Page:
The platforms are obviously determined not to let holidaymakers go without provisions, hence the rich harvest of the week. In his bag, we could just as easily fit a surprising series of anticipation as the British remake of a classic of French cinema, the new Marvel series, as well as an ironic and lucid look at the life of an American housewife at the time. by Ronald Reagan.
“Sweet Tooth”: a naive, tragic and charming apocalypse
The apocalypse market is saturated. Nuclear, interplanetary, climatic or viral, we see as much going from one platform to another as advertising for hearing aids at the hyphenation of “Question for a champion”. From this overabundance was born a mistrust that Sweet Tooth comes to shatter. Adapted from a comic by Jeff Lemire by a director and screenwriter from independent American cinema, Jim Mickle, the series features the adventures of Gus (Christian Convery), known as “Sweet Tooth”, a mutant child born in the height of the pandemic that has swept away the majority of humanity. Gus is not the only mutant. The little boy wears deer antlers, others mix a human figure with pig, sheep or feline features. Raised away from what is left of male society by a suspicious father, Gus must eventually leave his refuge.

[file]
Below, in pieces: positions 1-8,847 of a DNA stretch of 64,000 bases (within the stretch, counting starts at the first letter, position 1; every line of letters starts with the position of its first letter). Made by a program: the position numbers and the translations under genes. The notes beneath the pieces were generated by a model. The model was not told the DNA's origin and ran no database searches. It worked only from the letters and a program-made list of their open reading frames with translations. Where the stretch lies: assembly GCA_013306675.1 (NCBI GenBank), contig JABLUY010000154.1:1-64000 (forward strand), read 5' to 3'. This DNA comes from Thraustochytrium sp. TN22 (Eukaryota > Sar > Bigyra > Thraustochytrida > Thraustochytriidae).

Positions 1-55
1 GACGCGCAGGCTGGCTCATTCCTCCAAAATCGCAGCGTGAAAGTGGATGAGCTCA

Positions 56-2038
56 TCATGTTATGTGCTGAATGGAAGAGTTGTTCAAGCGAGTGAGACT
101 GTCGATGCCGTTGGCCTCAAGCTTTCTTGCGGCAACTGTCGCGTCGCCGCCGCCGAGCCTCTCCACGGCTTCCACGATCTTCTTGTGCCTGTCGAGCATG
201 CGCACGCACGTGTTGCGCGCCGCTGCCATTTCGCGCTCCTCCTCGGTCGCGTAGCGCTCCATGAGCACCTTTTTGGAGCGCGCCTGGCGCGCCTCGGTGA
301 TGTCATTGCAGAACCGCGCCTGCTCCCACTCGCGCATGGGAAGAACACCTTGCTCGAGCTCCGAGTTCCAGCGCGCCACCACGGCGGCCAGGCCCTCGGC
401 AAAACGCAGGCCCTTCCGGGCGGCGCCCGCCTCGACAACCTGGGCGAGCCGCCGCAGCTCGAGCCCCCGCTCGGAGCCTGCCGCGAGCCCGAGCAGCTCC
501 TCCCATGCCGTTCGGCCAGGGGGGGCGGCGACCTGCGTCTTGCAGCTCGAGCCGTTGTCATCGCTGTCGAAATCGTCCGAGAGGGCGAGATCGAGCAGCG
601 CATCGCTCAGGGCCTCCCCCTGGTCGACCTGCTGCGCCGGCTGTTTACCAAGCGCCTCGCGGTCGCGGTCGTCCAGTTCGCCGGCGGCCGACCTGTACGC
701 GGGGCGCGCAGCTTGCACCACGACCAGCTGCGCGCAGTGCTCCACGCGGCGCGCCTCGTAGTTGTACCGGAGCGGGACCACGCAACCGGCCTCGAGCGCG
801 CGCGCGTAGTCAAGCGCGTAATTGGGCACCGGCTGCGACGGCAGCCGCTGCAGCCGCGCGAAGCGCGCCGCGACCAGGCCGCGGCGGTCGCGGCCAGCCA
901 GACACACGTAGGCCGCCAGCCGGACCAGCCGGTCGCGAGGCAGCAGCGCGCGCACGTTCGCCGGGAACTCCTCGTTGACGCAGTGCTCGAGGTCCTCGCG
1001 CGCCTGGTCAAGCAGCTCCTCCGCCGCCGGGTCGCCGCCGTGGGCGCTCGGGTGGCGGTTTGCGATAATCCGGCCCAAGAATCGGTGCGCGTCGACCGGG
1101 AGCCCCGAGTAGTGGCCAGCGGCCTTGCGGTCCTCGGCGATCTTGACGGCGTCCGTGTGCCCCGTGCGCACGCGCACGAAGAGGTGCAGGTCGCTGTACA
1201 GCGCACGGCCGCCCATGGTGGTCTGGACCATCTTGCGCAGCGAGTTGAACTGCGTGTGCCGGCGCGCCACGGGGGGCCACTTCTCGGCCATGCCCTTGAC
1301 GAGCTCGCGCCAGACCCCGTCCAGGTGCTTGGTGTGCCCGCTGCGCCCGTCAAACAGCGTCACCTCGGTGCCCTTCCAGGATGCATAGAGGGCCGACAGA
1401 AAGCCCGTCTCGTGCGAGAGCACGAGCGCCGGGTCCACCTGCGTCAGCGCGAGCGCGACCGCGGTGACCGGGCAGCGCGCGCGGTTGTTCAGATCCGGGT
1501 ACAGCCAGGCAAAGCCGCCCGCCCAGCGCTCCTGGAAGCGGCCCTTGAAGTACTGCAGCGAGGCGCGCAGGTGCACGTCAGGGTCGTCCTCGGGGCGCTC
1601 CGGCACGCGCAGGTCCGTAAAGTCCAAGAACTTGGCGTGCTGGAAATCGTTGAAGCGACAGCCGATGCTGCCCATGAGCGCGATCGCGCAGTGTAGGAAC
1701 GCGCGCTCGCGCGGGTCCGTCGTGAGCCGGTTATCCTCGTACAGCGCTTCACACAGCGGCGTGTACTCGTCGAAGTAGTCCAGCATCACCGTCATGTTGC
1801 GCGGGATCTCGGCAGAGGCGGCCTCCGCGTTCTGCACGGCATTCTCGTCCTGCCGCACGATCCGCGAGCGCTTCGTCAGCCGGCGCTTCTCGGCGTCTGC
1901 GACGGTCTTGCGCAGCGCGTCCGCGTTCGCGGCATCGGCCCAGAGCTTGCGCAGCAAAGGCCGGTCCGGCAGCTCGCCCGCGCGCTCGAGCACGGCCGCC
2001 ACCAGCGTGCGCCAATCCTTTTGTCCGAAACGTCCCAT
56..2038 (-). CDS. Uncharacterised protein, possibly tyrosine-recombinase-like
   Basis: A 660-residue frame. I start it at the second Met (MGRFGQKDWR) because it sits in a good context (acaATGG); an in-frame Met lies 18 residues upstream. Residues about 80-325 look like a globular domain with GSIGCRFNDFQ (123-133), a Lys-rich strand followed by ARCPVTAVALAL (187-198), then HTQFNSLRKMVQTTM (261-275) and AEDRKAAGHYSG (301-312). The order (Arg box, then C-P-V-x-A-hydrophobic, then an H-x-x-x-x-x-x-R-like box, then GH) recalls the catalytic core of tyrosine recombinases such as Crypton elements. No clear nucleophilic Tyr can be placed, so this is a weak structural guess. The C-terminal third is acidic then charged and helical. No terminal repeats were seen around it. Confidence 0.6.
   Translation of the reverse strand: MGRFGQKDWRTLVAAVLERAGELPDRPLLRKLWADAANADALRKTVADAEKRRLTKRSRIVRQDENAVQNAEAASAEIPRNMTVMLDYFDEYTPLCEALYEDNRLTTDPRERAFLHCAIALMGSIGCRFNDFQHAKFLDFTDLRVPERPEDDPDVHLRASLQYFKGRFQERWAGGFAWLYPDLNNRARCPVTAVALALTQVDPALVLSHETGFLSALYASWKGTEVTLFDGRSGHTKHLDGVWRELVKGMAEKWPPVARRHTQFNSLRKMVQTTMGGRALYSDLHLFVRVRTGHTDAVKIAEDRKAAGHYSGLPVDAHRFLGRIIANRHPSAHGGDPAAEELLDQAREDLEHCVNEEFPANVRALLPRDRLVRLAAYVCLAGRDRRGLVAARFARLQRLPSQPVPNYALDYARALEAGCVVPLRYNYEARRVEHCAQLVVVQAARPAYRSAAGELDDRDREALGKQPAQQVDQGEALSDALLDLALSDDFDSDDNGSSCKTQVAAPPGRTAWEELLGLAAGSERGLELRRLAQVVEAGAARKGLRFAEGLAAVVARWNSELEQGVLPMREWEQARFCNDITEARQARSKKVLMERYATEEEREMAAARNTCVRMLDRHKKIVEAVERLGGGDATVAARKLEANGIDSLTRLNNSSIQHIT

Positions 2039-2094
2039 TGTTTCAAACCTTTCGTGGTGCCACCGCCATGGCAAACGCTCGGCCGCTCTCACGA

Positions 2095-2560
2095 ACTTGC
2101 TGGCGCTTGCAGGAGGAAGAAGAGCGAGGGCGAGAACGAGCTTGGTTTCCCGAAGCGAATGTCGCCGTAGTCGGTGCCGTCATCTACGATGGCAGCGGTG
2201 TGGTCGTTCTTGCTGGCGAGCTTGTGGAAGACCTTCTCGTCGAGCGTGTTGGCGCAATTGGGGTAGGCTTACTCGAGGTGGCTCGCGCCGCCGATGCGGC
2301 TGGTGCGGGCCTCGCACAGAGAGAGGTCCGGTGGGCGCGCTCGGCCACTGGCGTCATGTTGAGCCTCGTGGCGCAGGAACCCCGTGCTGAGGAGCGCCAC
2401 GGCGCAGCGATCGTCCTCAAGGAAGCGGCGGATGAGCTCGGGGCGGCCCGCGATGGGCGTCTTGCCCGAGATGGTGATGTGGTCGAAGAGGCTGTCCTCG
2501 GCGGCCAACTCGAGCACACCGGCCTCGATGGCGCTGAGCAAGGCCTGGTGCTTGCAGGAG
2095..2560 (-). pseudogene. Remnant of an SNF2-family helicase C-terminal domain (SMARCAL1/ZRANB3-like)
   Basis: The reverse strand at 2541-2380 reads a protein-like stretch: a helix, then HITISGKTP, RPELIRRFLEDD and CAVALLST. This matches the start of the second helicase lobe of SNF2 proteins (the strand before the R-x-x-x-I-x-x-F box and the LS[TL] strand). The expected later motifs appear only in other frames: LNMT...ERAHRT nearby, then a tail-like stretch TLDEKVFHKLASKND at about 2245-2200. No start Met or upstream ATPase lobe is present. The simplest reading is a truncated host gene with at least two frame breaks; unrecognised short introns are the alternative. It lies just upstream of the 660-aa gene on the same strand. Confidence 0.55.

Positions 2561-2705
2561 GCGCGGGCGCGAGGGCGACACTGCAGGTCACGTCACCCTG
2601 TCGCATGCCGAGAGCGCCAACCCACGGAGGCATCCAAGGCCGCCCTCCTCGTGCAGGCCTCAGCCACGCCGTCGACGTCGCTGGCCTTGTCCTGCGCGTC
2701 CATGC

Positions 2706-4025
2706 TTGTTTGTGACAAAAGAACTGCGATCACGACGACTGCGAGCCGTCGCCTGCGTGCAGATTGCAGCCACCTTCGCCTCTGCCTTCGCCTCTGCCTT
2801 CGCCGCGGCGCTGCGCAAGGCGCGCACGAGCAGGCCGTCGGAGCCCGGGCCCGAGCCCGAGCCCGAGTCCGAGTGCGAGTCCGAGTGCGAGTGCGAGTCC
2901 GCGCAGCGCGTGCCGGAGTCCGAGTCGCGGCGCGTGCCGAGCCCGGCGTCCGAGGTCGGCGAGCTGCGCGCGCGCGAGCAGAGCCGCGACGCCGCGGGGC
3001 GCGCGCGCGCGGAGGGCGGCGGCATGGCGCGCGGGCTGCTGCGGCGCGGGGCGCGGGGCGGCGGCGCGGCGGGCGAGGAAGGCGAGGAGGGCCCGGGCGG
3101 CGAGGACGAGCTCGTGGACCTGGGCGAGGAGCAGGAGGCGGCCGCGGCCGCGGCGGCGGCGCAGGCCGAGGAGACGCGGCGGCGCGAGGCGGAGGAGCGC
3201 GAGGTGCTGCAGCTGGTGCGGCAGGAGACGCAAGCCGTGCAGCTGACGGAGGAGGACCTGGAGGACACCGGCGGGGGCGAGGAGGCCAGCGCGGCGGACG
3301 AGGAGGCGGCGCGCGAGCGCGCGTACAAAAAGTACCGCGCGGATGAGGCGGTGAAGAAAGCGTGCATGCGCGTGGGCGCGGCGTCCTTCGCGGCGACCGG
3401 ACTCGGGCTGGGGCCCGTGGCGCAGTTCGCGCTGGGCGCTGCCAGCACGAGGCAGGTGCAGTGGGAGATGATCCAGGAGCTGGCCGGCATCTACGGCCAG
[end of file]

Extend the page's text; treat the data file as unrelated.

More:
If we list the ingredients of the series – a very cute young hero, a sidekick, ex-American footballer converted into hybrid hunting, much nicer than he looks (Nonso Anozie), a young guerrilla who wants to come to the aid of the mutants, a paramilitary organization which seems to return from the Capitol the day after January 6, we will have no idea of the originality and charm of Sweet Tooth. These are due to the grace and fluidity with which Jim Mickle (who also directed more than half of the episodes) and his team balance terror and naivety, the intoxication of fiction and the weight of prophecy, for produce a story that owes as much to Mark Twain as it does to Richard Matheson. Thomas Sotinel
“Sweet Tooth”, series created by Jim Mickle with Nonso Anozie, Christian Convery, Stefania LaVie Owen, Adeel Akhtar (United States, 2021, 8 x 50 min). Netflix, on demand.
“The Beast Must Die”: revenge is a dish that heats up
There is of course the pleasure of finding actors with familiar faces, failing to know their name: Cush Jumbo, amazing Lucca Quinn in The Good Fight, Jared Harris, seen in Chernobyl, and even Billy Howle, who plays among others in The snake. There is also the curiosity to see the novel by Cecil Day-Lewis, already adapted by Claude Chabrol in 1969, transposed on the Isle of Wight today. Is this enough to place The Beast Must Die above the annual batch of British thrillers? We may love them – especially their actors, when they are English – detective series by nature tend to combine the same ingredients in all fashions.
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